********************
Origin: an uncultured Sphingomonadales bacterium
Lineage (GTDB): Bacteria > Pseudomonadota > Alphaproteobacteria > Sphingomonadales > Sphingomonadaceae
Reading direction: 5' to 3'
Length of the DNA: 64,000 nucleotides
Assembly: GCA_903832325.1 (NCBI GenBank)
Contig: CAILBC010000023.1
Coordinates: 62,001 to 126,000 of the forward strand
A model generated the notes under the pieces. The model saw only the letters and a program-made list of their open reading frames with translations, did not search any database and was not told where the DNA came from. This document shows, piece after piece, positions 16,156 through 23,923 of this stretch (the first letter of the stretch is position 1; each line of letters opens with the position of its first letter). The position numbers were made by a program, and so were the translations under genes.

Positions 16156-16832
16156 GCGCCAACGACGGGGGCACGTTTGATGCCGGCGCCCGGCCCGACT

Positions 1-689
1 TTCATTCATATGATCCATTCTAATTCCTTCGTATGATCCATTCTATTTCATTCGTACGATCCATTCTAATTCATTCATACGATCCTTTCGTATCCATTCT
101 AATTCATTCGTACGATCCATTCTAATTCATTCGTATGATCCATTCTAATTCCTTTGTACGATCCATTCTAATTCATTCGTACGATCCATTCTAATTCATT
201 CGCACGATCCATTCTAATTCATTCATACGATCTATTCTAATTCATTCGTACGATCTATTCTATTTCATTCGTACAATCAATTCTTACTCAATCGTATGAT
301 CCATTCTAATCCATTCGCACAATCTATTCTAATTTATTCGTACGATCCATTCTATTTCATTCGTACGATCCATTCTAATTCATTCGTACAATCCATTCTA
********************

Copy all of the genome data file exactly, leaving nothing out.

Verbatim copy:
Origin: an uncultured Sphingomonadales bacterium
Lineage (GTDB): Bacteria > Pseudomonadota > Alphaproteobacteria > Sphingomonadales > Sphingomonadaceae
Reading direction: 5' to 3'
Length of the DNA: 64,000 nucleotides
Assembly: GCA_903832325.1 (NCBI GenBank)
Contig: CAILBC010000023.1
Coordinates: 62,001 to 126,000 of the forward strand
A model generated the notes under the pieces. The model saw only the letters and a program-made list of their open reading frames with translations, did not search any database and was not told where the DNA came from. This document shows, piece after piece, positions 16,156 through 23,923 of this stretch (the first letter of the stretch is position 1; each line of letters opens with the position of its first letter). The position numbers were made by a program, and so were the translations under genes.

Positions 16156-16832
16156 GCGCCAACGACGGGGGCACGTTTGATGCCGGCGCCCGGCCCGACT

Positions 1-689
1 TTCATTCATATGATCCATTCTAATTCCTTCGTATGATCCATTCTATTTCATTCGTACGATCCATTCTAATTCATTCATACGATCCTTTCGTATCCATTCT
101 AATTCATTCGTACGATCCATTCTAATTCATTCGTATGATCCATTCTAATTCCTTTGTACGATCCATTCTAATTCATTCGTACGATCCATTCTAATTCATT
201 CGCACGATCCATTCTAATTCATTCATACGATCTATTCTAATTCATTCGTACGATCTATTCTATTTCATTCGTACAATCAATTCTTACTCAATCGTATGAT
301 CCATTCTAATCCATTCGCACAATCTATTCTAATTTATTCGTACGATCCATTCTATTTCATTCGTACGATCCATTCTAATTCATTCGTACAATCCATTCTA